Two Poems

Liam Tait

Photo Credit: Eelco/Flickr (CC-by-nc)

washing dishes

I was washing the dishes.
I scrubbed, lathered, rinsed.

My hands grabbed each plate in turn, then felt them all over—abrasively, I’d scrape the sponge. When the grime didn’t come off, I’d put it to the side and let it soak.

Once, I was washing this blue plate, blue like turquoise, like the ocean,
blue like the color green—only you couldn’t tell, it was so dirty.

So I scraped it with the sponge—and the dirt came right off—so I poured soap onto the sponge.
And I lathered, and cleaned, and lathered, and the soap had filled the sink, as soap does,

but I saw something I had never seen before—not the bubbles, each isolated and unique,
but the borders between them, the connections, white lace, pouring out—

I saw that these white lines created everything,
that while my two-dimensional perception could do nothing to perceive the entirety, the bubbles, at least,

had never been there.


lace and soapshine

We have arrived—a motionless journey.

Soap bubbles float among the bathwater. Yeah, we are individuals created individually in the smithies, tanneries, foundries and canneries—in the segments of our lives.

We relate like soapshine bubbles, so greasy and bordered, and we change only in size, not shape. Out of touch, we can see nothing but white lace: where are you?

Of course we clutch at loved ones. One segmentation we can’t let go: lovers. But love requires privilege, yeah commitment means we don’t leave unless we leave forever.

Happy, pleased, to have a partner. We are individuals, soap bubbles on bathwater.
How lucky that one has chosen us and not another, how lucky are they to be chosen?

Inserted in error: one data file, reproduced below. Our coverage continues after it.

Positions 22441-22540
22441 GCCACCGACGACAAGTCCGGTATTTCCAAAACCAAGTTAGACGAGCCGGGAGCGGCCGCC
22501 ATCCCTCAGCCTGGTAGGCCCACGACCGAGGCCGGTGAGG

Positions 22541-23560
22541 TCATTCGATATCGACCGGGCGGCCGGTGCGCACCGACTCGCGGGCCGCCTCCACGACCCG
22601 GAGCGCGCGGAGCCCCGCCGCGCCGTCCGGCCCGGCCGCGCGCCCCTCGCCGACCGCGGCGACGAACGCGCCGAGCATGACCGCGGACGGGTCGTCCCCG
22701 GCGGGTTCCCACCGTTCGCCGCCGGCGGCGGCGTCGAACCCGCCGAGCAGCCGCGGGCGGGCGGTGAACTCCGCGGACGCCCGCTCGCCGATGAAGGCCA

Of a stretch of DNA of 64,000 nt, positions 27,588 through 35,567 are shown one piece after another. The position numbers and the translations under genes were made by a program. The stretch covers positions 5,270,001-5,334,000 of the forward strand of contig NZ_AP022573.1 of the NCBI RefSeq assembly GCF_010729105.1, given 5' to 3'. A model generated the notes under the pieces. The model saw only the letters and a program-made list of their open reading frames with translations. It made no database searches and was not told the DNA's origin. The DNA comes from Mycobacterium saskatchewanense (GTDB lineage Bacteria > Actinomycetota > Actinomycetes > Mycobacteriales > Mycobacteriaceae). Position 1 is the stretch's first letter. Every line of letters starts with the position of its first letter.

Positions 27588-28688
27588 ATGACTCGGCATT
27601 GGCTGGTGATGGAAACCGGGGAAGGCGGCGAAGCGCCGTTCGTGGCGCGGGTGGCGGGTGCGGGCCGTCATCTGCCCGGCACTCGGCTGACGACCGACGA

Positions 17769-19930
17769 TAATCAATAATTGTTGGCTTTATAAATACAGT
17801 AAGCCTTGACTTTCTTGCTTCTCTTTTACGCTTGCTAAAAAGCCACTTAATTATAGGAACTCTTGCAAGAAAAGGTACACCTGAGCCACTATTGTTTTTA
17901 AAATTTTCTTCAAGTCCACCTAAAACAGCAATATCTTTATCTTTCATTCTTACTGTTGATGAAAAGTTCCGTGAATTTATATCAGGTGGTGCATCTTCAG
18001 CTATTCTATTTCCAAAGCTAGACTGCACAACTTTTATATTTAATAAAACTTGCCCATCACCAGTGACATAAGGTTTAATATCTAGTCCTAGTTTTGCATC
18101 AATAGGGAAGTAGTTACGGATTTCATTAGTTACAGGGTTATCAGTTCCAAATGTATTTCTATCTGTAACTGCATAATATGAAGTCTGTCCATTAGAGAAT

Soapshine clinging through white lace.

We have arrived—a motionless journey.

White lace—soapshine bubbles—floats over and above the bathwater. Yeah, we appear individuals, created from intersections—segmentations from li[v/n]es of interaction.

We exist in relation, like the white lace of lather, we’d rather always be changing size and shape—intermingling. Pain comes, joy comes—we keep track of love through lace.

Love is a lace. Lovers come, lovers go—a lover left is not a love ended. Yeah, not unconditional, but commitment is to the lace, not the bubble. When you leave forever we will miss you.

Happy, pleased, to have partners. The lace is strong—relations lead to more relations—stops and starts in sex, friendship, love, if those are places to stop and start. Segmentations, intersections:

we are lace. We are
soapshine clinging through white lace.

pencilLiam Tait is a writer and acrobat from Michigan. When he is not upside down, he is writing; he does not recommend writing while upside down. Email: lhtait[at]

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